- Associated Press - Monday, June 1, 2015

ALBUQUERQUE, N.M. (AP) - Environmental groups on Monday renewed their call to end hydraulic fracturing in northwestern New Mexico as part of an ongoing battle over oil and natural gas development and the protection of cultural and archaeological sites.

The groups delivered a letter to the Bureau of Land Management in Farmington, saying increased development has led to more truck traffic and dozens of new well pads over the last year, and that is harming the region that includes Chaco Culture National Historical Park.

“It’s time BLM stops rubber-stamping permits to drill and starts planning to protect these communities, their traditional culture and our climate,” said Rebecca Sobel of WildEarth Guardians, one of the groups that signed the letter.

The letter follows a court filing last month that seeks to stop the BLM from approving permits to drill in the Mancos Shale formation.

According to the groups, the BLM’s Farmington office has approved 265 permits since 2013 and more than 90 wells have already been drilled, fracked and flared. Fracking is the practice of high-pressure injection of water, sand and chemicals underground to free deposits of oil and gas.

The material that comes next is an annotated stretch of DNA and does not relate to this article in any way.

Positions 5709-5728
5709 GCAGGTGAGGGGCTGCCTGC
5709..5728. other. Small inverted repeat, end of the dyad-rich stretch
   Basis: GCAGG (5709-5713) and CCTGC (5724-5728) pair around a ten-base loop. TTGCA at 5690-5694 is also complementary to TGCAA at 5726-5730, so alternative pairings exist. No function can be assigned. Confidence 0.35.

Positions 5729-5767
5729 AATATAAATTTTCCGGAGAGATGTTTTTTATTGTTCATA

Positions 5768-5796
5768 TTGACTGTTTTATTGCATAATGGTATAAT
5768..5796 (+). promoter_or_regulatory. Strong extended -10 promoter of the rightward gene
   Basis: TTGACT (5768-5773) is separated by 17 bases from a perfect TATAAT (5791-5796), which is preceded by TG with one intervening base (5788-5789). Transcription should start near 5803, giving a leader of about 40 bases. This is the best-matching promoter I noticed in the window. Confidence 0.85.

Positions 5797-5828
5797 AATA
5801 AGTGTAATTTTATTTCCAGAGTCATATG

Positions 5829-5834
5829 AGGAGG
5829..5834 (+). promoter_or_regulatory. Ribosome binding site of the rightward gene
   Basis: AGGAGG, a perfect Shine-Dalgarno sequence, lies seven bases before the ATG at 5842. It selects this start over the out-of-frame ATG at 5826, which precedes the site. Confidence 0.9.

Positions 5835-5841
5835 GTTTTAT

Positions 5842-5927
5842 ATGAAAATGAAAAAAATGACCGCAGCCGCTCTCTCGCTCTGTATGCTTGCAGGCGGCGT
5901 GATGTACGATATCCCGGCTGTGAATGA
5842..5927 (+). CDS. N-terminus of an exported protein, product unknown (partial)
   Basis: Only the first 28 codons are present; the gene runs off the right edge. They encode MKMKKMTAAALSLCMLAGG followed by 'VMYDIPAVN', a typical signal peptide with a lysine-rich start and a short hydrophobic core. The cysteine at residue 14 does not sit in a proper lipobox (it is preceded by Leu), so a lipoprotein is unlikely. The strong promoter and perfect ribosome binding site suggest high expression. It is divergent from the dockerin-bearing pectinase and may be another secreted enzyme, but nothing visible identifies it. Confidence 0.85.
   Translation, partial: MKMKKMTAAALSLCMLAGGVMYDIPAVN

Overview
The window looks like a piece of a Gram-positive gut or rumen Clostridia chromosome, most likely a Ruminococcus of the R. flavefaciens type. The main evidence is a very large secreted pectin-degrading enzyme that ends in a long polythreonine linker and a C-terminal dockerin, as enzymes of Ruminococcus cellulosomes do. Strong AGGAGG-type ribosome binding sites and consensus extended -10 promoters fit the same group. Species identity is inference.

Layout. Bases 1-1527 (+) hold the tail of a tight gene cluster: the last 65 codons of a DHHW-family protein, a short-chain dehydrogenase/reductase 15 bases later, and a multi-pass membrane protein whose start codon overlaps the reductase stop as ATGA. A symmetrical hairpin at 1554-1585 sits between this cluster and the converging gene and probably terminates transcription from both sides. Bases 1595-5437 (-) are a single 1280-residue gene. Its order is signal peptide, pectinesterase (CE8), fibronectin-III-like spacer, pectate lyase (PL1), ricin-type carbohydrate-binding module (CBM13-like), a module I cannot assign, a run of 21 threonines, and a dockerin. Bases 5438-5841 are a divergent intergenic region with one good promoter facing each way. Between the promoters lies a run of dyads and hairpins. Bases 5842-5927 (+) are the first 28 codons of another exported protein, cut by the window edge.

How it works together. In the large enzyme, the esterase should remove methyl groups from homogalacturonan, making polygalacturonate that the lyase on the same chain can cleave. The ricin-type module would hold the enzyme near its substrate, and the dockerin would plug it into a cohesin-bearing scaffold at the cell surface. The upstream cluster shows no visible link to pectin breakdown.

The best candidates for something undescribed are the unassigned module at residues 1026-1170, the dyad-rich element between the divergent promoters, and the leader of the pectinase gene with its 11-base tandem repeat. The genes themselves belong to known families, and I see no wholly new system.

The BLM declined to comment directly on the pending litigation but said it carefully reviews all permitted wells to ensure compliance with state and federal laws.

Agency spokeswoman Lisa Morrison said the BLM recognizes the importance of Chaco Canyon and has deferred all new leasing within a 10-mile radius of Chaco park until the management plan for the San Juan Basin is updated, likely in 2016.

The basin is one of the largest natural gas fields in the U.S. and has been in production for more than 60 years. BLM officials say that since the 1950s, fracking has been used with nearly every well in the basin.

The agency has been working on a new management plan in the face of an expected shale oil boom. The groups have been pushing the agency to stop approving new permits until the plan is in place.

The BLM in January did postpone an oil and gas lease sale for more than 4 square miles in northwestern New Mexico, saying more time was needed to review public comments that raised concerns about environmental justice and other issues.

Environmentalists, the Hopi Tribe in Arizona and others have long criticized the idea of drilling near Chaco, a World Heritage site that includes a series of monumental stone structures that date back centuries. The area was considered a ceremonial and economic center for the ancestors of many Native American tribes in the region.

In May, members of New Mexico’s congressional delegation sent the U.S. Interior Department a letter asking that the agency work together with community members to ensure development near the park is carefully planned out.

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